Cutting greens lower and lower and putting more stress on the turf isn’t the only way to achieve the fast speeds that seem to obsess today’s golfers, according to one UK agronomist.
Greenkeepers need to look for new techniques to sustainably manage faster surfaces more effectively, as well as focussing on the quality of ball roll and the trueness of the surface, according Henry Bechelet of the Sports Turf Research Institute.
At the recent Turf Science Live event, organised by Syngenta and Everris (formerly Scotts) at the Belfry, Bechelet demonstrated that greens treated with the growth regulator Primo Maxx, cut at 4mm and rolled with a turf iron could run faster and smoother than those cut at 3mm alone.
“Over recent years greenkeepers have been cutting tighter and tighter to get the speed up, but that can put real stress on the plant and make it more susceptible to all sorts of problems. When you intensify any part of the management it almost inevitably creates issues that require extra inputs to resolve,” Bechelet said.
Co-presenting the demonstration, Ed Carter of Everris added: “Primo Maxx can relieve pressure at almost every point of turf surface management. When it’s included in the programme it may be possible to ease back on other inputs and activities, which can be a real benefit for managing turf health.”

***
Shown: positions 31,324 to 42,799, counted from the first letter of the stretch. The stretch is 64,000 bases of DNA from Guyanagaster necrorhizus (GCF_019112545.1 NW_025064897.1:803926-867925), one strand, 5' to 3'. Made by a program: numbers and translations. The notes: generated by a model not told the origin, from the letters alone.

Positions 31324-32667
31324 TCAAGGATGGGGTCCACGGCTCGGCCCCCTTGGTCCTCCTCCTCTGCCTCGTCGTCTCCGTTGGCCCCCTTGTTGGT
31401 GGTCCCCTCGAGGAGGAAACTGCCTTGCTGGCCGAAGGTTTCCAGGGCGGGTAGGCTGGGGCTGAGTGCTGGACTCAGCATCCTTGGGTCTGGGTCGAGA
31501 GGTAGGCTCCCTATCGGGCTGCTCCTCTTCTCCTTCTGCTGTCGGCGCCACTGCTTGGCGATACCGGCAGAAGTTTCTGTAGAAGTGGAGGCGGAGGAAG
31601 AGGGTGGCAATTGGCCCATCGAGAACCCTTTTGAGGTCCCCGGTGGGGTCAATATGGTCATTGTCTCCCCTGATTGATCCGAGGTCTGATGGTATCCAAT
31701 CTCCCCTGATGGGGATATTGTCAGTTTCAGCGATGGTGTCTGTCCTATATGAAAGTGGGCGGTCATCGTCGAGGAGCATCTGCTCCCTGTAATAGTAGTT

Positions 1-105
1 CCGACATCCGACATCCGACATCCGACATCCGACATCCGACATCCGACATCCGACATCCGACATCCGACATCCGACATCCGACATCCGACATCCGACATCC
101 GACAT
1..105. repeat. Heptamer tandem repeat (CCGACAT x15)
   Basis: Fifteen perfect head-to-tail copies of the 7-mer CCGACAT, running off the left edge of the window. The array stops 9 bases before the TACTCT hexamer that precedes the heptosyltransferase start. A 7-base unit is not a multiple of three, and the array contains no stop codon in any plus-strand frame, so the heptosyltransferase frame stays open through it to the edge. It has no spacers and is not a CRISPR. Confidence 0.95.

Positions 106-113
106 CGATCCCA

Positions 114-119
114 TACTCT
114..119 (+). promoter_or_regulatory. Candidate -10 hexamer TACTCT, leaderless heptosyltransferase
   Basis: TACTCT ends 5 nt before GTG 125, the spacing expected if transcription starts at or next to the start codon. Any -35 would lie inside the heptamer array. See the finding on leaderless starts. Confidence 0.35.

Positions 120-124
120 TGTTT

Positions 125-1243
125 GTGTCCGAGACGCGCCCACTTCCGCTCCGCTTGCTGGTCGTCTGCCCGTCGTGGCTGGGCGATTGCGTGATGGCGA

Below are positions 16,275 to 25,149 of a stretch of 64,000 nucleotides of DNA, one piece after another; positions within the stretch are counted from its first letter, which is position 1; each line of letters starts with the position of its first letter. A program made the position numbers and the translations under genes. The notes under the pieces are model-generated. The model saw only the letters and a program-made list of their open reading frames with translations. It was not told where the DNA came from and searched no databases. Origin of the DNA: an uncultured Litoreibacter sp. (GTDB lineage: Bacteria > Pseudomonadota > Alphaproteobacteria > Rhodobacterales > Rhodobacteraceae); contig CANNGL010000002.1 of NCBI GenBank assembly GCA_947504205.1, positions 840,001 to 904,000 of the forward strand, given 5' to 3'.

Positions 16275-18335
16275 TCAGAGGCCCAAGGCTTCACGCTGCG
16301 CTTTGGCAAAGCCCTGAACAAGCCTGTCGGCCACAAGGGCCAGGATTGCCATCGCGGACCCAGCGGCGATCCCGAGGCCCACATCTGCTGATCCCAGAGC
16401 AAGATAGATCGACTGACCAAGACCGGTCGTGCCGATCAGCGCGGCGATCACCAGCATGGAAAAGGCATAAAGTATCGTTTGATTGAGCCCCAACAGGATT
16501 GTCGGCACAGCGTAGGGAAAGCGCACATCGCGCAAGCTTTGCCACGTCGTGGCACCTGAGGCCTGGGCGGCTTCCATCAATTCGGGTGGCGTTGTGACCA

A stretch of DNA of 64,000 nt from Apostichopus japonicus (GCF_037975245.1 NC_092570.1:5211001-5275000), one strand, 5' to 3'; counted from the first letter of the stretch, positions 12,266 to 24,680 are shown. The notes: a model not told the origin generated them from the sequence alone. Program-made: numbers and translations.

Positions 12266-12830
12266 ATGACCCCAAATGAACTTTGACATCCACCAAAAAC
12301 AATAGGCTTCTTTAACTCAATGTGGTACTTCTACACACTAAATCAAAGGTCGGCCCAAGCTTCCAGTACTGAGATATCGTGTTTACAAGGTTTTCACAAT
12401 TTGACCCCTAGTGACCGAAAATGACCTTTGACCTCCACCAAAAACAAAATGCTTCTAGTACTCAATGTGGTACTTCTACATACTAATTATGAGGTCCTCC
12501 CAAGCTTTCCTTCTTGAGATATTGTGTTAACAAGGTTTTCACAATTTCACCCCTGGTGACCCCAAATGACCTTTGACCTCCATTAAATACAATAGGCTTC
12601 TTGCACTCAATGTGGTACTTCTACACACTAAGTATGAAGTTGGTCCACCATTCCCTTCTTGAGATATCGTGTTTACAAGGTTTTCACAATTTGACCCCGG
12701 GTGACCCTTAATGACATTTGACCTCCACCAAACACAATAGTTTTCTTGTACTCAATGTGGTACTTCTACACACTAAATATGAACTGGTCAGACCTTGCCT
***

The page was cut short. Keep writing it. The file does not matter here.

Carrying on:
Bechelet also urged greenkeepers to look at other techniques that can take stress off the plant, including raising cutting height; an increase from 3mm to 4mm means 33 per cent more leaf area and the potential for plants to look after themselves more healthily. Rolling, for example, could alleviate the daily cutting regime for some clubs, with positive implications for cost and time saving.
“Producing a denser surface from healthier plants enables the ball to roll across the top rather than sinking in, which can in itself increase speed without detriment to health – and it’s more sustainable in the long term,” he added.